Library Trends 61 (2) Fall 2012: Information and Space: Analogies and Metaphors

 

Library Trends 61 (2) Fall 2012: Information and Space: Analogies and Metaphors. Edited by Wouter Van Acker and Pieter Uyttenhove

Spatial metaphors abound in the language we use to speak about the organization of information. Well-established notions such as "architecture of databases," "knowledge architect," or "information design" convey their meaning by drawing analogies between the organization of information and the organization of space. The notion "architecture of databases," for example, relies on the idea that a database provides us, like a building, multiple spaces where we can position different objects that we can exploit for different functions. Just as a building is a fixed construction, the interior of which can be furnished and refurbished time and again, we can add or remove objects of knowledge or data in the categories of a database. A "knowledge architect" is another example. Through metaphor, this notion defines the job of someone who, like an architect, combines technical and artistic skills and who is able to coordinate the overall construction process; not for the purpose of constructing a building but for constructing tools to manage flows of knowledge or relevant information that is meant to remain in place (Tonfoni, 1998). "Information design" is a third example. It underscores metaphorically the idea that the development of an information system involves, as is the case in design, a complex process of planning before actual construction can occur. Furthermore, one applies the word "design" to information systems to imply that they are modeled in a smart way, to minimize the user's efforts and to do so in respect to his or her personal needs.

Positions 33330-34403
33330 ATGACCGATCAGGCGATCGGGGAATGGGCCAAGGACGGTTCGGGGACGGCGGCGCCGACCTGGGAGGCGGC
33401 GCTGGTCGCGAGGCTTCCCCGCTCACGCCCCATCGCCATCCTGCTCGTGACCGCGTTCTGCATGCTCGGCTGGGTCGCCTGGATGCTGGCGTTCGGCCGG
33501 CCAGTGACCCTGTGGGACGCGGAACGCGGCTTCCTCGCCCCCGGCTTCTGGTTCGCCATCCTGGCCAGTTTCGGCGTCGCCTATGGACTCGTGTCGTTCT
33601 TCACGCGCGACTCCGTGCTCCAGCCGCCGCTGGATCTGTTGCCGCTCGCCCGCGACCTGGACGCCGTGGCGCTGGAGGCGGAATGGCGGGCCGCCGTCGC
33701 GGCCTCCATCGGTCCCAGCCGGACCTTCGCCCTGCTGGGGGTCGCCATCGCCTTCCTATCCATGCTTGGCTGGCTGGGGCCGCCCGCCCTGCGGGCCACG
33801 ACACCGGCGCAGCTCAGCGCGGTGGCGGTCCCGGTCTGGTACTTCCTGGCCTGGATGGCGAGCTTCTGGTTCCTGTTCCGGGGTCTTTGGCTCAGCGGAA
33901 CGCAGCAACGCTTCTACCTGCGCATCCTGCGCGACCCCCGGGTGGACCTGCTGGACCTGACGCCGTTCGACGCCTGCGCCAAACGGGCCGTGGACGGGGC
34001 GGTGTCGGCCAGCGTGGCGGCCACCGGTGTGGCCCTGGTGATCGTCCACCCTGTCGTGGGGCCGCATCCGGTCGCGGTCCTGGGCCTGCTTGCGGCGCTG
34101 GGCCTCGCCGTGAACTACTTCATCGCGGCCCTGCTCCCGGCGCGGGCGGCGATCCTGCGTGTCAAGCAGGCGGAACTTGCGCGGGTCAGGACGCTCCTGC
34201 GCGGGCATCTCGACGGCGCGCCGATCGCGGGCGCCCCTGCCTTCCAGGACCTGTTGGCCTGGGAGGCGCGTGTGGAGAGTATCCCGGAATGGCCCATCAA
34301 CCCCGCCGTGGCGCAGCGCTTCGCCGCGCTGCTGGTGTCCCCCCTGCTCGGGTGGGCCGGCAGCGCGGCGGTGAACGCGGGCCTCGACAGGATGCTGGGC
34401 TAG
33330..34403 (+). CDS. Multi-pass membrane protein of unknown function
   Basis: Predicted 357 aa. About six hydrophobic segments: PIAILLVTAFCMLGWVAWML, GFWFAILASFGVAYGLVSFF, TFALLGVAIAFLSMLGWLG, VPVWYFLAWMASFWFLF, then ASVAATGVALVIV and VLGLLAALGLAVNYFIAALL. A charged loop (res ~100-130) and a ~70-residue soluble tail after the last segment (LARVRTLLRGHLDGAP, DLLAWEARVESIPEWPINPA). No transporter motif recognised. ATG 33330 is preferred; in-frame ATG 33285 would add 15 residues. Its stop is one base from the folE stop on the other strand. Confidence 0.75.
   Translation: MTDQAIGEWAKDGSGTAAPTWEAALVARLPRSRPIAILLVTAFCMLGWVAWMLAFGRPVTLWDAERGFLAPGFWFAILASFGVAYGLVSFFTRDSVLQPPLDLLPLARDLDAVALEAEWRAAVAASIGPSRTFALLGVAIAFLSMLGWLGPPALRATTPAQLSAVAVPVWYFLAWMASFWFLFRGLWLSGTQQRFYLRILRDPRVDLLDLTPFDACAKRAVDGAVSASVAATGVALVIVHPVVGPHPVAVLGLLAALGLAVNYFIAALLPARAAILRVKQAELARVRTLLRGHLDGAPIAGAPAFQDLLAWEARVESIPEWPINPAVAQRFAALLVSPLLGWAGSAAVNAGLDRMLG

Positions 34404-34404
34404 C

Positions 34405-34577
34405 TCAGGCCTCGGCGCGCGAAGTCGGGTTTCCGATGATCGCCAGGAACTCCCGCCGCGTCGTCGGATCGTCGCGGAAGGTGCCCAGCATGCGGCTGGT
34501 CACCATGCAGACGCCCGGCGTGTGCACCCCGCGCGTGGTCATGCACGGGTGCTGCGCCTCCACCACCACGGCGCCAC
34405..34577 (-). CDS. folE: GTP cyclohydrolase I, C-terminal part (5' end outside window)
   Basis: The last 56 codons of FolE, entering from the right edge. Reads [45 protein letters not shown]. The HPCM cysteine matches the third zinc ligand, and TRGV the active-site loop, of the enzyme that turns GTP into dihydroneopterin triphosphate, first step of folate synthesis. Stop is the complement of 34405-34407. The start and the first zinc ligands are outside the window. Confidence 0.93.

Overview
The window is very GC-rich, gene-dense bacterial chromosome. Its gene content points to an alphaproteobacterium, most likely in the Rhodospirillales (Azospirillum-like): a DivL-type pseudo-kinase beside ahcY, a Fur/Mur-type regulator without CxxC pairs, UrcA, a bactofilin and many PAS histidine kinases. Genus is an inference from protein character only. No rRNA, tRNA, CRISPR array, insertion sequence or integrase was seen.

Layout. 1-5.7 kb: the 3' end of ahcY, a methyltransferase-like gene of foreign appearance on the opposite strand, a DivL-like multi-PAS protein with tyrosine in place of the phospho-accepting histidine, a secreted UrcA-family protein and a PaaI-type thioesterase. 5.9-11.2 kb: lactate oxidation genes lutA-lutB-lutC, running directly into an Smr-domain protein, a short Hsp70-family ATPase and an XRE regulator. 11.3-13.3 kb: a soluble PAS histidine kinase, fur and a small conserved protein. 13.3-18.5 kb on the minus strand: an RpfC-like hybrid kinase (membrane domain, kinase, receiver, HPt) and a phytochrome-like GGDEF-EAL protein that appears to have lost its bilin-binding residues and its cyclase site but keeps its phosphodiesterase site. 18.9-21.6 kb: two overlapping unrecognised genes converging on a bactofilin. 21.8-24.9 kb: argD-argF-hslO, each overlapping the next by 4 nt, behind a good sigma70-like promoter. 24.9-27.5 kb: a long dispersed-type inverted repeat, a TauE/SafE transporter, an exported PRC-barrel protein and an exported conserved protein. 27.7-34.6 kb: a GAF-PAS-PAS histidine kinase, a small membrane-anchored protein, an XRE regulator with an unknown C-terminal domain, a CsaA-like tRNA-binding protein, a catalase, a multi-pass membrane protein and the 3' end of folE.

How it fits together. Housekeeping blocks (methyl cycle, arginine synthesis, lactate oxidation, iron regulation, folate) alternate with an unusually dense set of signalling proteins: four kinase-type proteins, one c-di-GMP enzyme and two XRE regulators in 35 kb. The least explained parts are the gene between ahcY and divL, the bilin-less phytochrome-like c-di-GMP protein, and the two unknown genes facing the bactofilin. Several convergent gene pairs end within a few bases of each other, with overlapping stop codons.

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  • Van Acker, Wouter (Johns Hopkins University Press and the Graduate School of Library and Information Science. University of Illinois at Urbana-Champaign, 2012)
    The author discusses the architectural plans of the Mundaneum made in the 1930s by the Belgian modernist architect Maurice Heymans in the footsteps of Le Corbusier and in collaboration with Paul Otlet. The Mundaneum was ...

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  • Van Acker, Wouter; Uyttenhove, Pieter (Johns Hopkins University Press and the Graduate School of Library and Information Science. University of Illinois at Urbana-Champaign, 2012)
    Spatial metaphors abound in the language we use to speak about the organization of information. Well-established notions such as “architecture of databases,” “knowledge architect,” or “information design” convey their meaning ...

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  • Kite, Stephen (Johns Hopkins University Press and the Graduate School of Library and Information Science. University of Illinois at Urbana-Champaign, 2012)
    We cannot remember without [architecture], declares John Ruskin (1819–1900) in “The Lamp of Memory” of his The Seven Lamps of Architecture (1849) (Cook and Wedderburn, 1904, vol. 8, p. 224).1 For Ruskin, the city is a ...

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  • Hapke, Thomas (Johns Hopkins University Press and the Graduate School of Library and Information Science. University of Illinois at Urbana-Champaign, 2012)
    The combinatorial thinking of the chemist and Nobel laureate Wilhelm Ostwald grew out of his activities in chemistry and was further developed in his philosophy of nature. Ostwald used combinatorics as an analogous, ...

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  • Delbeke, Maarten; Morel, Anne-Françoise (Johns Hopkins University Press and the Graduate School of Library and Information Science. University of Illinois at Urbana-Champaign, 2012)
    The guidebook is not merely a registration of the city and its historical evolution or of the changing preferences of visitors but rather a device that selects and arranges aspects of the city—real as well as imaginary—into ...

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